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Deeper Learning: a case study from a data analysis course #58

Quote of the Week

“Intellectual activity, begins with someone asking a question. That is, someone wondering, puzzled, confused. School books, textbooks, rarely help us to see this. They tell us right answers, but very rarely the questions that first led people to look for those answers.” – John Holt, Educator and Author, Instead of Education: Ways to Help People Do Things Better: Way to Help People Do Things Better

Hi, this is the GenWise team– we bring out this newsletter to help parents and educators to complement the work of formal schools and associated systems. We can help our children thrive in these complex times only by exchanging ideas and insights and working together. We are also a founder-member of the Gifted India Network– if you are interested in issues related to gifted education and talent development, an easy way to keep updated about talks, programs and resources is to join the Gifted India Network telegram channel (

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If you are interested in our upcoming residential summer program at Shiv Nadar University (NCR) from June 16- 26, 2022, please check out this post.

Deeper Learning

In this post, Sapna Shah, Academic Dean at the GenWise Summer Program running at Manipal University currently, talks about the importance of ‘deeper learning’ and shares an example of this she observed in a 1-week course on data analysis.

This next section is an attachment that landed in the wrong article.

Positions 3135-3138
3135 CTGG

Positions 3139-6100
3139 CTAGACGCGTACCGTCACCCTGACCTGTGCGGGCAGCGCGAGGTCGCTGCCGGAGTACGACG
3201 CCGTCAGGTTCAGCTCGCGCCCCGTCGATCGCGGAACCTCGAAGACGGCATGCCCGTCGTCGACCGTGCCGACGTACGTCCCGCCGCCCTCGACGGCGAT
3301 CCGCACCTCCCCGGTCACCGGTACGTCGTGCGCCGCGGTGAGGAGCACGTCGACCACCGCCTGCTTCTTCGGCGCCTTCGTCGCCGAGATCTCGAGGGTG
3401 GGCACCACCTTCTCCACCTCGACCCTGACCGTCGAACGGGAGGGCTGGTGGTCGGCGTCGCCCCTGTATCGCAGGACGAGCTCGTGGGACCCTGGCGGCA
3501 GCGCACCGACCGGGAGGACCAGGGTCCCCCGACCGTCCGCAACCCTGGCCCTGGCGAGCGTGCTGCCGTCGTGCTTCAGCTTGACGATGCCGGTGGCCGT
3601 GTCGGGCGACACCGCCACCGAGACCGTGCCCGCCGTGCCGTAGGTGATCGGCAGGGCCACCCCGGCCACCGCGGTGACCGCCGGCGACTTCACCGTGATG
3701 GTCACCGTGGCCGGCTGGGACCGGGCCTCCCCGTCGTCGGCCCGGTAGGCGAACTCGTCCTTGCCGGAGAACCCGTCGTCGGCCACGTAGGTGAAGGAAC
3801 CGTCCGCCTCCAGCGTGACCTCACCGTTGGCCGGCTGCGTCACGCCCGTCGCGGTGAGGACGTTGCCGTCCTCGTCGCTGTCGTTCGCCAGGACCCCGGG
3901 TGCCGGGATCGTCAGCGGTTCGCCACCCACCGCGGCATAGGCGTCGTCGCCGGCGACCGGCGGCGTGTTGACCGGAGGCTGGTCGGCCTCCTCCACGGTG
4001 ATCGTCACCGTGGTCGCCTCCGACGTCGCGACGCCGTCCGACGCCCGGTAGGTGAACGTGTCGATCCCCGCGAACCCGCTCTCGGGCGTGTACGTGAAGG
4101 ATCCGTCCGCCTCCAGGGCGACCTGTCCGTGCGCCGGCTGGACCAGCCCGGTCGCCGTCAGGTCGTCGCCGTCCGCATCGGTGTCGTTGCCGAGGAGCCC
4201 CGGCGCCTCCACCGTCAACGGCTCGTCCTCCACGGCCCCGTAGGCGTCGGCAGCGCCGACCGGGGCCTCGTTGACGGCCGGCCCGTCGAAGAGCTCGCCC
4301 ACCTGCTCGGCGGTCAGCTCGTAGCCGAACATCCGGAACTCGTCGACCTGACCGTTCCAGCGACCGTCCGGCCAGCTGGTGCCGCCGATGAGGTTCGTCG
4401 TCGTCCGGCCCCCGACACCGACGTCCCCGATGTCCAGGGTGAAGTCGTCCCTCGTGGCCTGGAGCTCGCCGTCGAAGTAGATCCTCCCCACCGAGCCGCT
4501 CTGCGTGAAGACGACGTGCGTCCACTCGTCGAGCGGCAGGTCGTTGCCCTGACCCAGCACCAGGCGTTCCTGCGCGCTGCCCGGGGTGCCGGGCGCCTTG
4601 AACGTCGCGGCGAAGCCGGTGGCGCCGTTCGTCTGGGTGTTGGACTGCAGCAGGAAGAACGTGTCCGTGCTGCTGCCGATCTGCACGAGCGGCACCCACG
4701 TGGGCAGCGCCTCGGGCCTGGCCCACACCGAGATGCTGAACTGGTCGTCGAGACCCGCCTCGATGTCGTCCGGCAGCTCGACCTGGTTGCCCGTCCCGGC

In their book, ‘In Search for Deeper Learning’ Jal Mehta and Sarah Fine say that Deeper Learning emerges at the intersection of mastery, identity and creativity. 

Mastery is developing significant knowledge and skill; 

Identity is seeing yourself as connected to doing the work; 

Creativity is not just taking in knowledge but doing something in the field.  

Research suggests that successfully navigating the 21st century adult life will require far more than basic academic knowledge and skills across a range of domains. 

On the personal front, adults need to be able to navigate among plural identities, confront complex ethical questions, and make informed decisions in the face of uncertainty (Kegan 2003). 

On the civic front, they need to be able to articulate and advocate for their perspectives, to engage in productive dialogue across ideological divides, and to decide among imperfect options (Levinson 2012). 

On the professional front, they need to be able tackle open ended problems in critical, creative, and collaborative ways (Murnane & Levy 1996; Trilling & Fadel 2009), and to engage in ongoing learning that allows them to adapt to the needs of a rapidly changing job market (Wagner 2008). 

Hence it is critical to create learning experiences that are deep, powerful and empowering for all students.